Martin wants to come back. Understandably, Erica rejects that possibility. However, since Mazursky has taken the liberty of introducing a far more attractive man into her life - Alan Bates as a shaggy, amiable abstract painter - he also leaves her perched a bit too advantageously between a cozy single state and a cozier sexual alliance than she had before.
The effect may have been unitentional, but the Bates character, Saul, tends to dominate the film after he makes his belated entrance. He's the equivalent of the Kris Kristofferson figure in "Alice Doesn't Live Here Anymore," prefigured by Kristofferson himself in "Blume in Love."
Unlike the Blume marriage, the Benton marriage is not conceived as a union that can be put back together. However, Saul is so prodigiously likeable and desirable that Erica seems oddly coy or perverse when she resists his offer to put things on a semi-permanent, but still unmarried, basis.
At the very least Mazursky has failed to give his heroine a summarizing speech that would clarify her reluctance to commit herself. Mazursky evidently believes he can resolve her state of mind symbolically, in pretty but rhetorically muddled closing sequence which finds Erica trying to navigate along the streets with one of Saul's huge canvasses. But even if she doesn't want to choose between being on her own and living with Saul, it would be more satisfying if she said as much plainly.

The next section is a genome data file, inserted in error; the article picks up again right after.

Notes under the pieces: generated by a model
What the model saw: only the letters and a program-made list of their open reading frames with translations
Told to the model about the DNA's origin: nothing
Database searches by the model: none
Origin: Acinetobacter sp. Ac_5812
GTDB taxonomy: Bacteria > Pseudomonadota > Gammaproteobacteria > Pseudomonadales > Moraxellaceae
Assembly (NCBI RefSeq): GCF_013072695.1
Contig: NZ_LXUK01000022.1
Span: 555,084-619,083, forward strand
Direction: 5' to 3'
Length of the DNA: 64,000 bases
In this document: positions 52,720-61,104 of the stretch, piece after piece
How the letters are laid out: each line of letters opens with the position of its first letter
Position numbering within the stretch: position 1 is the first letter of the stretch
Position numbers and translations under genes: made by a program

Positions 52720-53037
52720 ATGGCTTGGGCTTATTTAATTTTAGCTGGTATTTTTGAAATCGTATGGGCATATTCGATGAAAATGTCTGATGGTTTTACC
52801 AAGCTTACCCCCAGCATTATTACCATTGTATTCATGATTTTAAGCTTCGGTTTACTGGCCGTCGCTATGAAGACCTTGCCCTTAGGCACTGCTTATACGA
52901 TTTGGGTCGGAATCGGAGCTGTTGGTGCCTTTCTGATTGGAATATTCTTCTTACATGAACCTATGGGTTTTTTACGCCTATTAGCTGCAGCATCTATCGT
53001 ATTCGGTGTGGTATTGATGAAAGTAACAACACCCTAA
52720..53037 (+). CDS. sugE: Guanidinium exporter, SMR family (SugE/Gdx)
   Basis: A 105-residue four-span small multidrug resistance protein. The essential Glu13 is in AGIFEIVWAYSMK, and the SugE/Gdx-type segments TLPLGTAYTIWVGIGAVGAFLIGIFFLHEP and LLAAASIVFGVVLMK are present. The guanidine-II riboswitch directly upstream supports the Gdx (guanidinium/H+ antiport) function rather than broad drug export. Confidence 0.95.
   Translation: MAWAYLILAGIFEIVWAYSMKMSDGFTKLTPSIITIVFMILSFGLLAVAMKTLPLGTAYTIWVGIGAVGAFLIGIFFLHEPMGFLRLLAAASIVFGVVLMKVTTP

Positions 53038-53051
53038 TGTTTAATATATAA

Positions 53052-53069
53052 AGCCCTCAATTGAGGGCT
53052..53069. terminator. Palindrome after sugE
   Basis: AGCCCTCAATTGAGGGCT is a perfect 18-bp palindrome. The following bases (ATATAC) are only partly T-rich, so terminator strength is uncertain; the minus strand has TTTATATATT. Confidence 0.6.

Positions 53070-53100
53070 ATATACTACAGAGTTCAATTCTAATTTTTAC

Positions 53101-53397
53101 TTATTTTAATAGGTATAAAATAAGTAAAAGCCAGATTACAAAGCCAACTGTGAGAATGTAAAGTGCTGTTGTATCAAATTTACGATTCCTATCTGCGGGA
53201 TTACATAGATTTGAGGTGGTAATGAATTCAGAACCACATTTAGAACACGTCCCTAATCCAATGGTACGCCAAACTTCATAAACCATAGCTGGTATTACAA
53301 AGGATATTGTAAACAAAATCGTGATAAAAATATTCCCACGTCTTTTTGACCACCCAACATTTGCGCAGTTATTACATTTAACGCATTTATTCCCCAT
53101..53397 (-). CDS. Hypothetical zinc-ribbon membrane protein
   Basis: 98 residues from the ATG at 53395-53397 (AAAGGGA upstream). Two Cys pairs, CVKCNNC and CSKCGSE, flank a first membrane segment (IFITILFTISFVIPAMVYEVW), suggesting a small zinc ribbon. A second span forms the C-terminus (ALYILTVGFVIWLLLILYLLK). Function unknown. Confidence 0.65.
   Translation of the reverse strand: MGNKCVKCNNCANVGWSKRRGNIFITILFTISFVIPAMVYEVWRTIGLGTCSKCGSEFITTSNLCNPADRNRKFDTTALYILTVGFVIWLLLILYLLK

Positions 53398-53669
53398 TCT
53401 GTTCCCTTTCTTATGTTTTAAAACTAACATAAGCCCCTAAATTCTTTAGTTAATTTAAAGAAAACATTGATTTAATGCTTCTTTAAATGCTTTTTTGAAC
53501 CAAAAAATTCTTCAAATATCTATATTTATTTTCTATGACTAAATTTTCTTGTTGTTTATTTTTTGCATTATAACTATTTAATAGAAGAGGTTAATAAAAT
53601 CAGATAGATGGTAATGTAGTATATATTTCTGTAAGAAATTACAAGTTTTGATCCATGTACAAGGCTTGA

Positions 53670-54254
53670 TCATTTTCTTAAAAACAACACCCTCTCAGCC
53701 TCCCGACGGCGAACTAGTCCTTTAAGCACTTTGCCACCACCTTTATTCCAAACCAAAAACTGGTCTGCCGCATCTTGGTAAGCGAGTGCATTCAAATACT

Mazursky supplies Erica with plenty of sounding boards in the early stages of her recuperation: her daughter, a group of cronies dominated by Kelly Bishop as a salty, wise-up divorcee (the immediate pace-setter for best supporting actress) and the seemingly preposterous but evidentally all-too-authentic Penelope Russianoff as a ponderous therapist.
Despite the turgid pressence of Dr. Russianoff, the heroine cane get things off her chest. In the later stages of the movie she gets less talkative, and Clayburgh's performance begins to resolve itself into a series of warming smiles and contented sighs. Her suitors - Bates and Cliff Gorman as a horny sculptor who helps revive the heroine with a splendidly staged, explosive sex scene, in which Clayburgh fashes from shy expectancy to hilarity to passion - express their admiration explicitly. Ditto for her contrite husband. You keep waiting for the heroine to sum it up from her angle, but she never quite does.
The movie seems to drift away in the last reel. By that time Mazursky has sustained so much human interest and built up so much good will that you don't feel cheated. Just mildly disappointed and puzzled. Mazursky's intimate style makes empathy so tangible that it comes as shock to consider that Erica might be a character with fewer resources than one supposed. She's keeping a great guy like Saul at career or a new set of ambitions or even an adequate means of self-support.
Deep down Paul Mazursky doesn't seem to believe in that state of single blessedness. He thinks in terms of couples and the desirability of couples. The theme of "Blume" was "Love is a miracle." It's no great surprise to see that "An Unmarried Woman is dedicated to a married woman: his wife.